Although Bsal was first described from infections of Fire Salamanders in Europe, from the outset an Asian origin of the pathogen was implicated (Martel et al. 2013). Additional support has been forthcoming that Bsal evolved in Asia, where lethal infections have not been found suggesting that a long co-evolutionary history has led to resistance or tolerance by amphibian species in Asia (Laking et al. 2017). In Europe, infections were first observed in the Netherlands (Spitzen-van der Sluijs 2016), followed by its discovery in Belgium and Germany, and most recently in Spain (Martel et al. 2020). The lethal effect of Bsal on some European amphibian species suggests a recent arrival of a pathogen that encounters naïve hosts. The likely routes of within-continent spread are dispersal of infected amphibians among populations and possibly movement of spores by waterfowl, and by spillover of infected individuals once held in captivity (Nguyen et al. 2017; Yuan et al. 2018). Spread of Bsal between continents including the emergence of Bsal in Europe is likely due to importation of infected species from locations where Bsal in endemic (Nguyen et al. 2017). Anurans from Asia infected with Bsal have been found in a pet store in Germany (Nguyen et al. 2017; Yuan et al. 2018). In addition, Bsal was found on salamander species in China that are frequently imported. These studies suggest a role of trade markets in the between-continent spread of Bsal. In particular, the discovery that anurans can be infected opens up the possibility that trade in frogs for food, research, and pets can lead to between-continent dispersal. Clean Trade measures such as development of Bsal testing and certification procedures that traded animals and fomites in imports to North America are Bsal-free are likely the most effective proactive measure to forestall Bsal emergence in North American (Grant et al. 2017).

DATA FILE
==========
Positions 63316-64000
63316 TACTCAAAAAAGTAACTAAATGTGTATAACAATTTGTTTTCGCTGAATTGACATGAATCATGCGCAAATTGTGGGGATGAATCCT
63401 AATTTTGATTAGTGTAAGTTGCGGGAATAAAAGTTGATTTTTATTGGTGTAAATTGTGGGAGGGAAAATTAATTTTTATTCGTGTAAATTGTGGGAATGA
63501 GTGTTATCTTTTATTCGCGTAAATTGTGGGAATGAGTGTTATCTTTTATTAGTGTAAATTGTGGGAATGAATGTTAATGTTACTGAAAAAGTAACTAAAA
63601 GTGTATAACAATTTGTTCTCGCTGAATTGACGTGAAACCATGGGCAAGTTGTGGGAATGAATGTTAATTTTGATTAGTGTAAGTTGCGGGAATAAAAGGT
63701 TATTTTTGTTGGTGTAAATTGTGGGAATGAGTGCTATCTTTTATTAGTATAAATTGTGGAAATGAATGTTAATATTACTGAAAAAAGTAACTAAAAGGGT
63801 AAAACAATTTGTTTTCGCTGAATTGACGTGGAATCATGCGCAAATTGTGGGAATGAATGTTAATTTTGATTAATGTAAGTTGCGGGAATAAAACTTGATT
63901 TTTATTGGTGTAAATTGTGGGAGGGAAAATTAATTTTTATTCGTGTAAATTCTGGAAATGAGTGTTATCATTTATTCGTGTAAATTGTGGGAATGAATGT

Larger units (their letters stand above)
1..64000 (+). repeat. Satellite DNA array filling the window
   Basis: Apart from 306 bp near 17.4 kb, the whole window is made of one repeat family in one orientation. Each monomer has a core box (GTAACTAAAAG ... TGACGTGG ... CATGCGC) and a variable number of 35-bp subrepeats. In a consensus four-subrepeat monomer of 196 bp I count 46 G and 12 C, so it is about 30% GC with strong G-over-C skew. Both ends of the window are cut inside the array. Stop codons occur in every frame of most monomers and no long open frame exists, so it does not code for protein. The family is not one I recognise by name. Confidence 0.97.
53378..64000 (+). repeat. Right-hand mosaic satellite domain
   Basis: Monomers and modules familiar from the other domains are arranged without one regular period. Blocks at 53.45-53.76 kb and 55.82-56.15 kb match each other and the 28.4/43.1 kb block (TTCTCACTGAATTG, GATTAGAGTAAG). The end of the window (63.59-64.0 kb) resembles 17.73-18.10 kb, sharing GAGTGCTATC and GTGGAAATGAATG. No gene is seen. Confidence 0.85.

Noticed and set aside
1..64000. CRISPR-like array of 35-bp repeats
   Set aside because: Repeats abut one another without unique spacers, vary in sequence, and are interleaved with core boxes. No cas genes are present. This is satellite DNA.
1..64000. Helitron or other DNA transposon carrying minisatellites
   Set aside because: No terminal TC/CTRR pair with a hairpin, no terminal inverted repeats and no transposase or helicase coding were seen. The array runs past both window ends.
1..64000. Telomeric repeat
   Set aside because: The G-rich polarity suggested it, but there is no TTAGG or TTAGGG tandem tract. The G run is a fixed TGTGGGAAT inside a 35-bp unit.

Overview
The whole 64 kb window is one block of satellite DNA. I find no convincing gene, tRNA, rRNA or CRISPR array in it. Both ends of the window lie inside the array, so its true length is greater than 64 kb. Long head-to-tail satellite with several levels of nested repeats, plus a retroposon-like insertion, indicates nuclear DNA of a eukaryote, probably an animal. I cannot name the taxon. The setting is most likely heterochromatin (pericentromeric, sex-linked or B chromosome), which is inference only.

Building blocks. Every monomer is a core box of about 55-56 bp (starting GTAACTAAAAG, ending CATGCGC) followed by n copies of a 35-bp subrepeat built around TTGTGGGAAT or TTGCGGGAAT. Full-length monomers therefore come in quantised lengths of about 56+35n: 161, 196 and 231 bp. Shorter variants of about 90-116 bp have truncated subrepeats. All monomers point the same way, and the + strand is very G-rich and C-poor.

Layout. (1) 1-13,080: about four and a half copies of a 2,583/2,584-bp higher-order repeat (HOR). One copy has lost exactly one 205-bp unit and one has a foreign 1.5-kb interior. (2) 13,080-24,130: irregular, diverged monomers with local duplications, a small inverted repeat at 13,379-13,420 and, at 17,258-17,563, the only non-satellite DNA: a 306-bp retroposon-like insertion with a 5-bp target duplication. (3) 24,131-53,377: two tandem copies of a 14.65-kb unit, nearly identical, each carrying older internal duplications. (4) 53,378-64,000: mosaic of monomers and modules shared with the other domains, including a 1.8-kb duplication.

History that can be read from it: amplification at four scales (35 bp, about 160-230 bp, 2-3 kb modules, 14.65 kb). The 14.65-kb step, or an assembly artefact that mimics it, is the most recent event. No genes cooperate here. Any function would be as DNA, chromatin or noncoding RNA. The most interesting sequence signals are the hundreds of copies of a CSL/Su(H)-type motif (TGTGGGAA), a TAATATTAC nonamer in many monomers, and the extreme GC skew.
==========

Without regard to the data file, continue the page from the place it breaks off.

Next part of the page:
The Clean Trade Working Group is assembling in 2020, and development of its scope, including its implementation goals and priorities, are under development at this time. The goal of this group is to engage pet industry stakeholders and expand efforts to forestall potential human-mediated transmission of Bsal into North America via trade markets.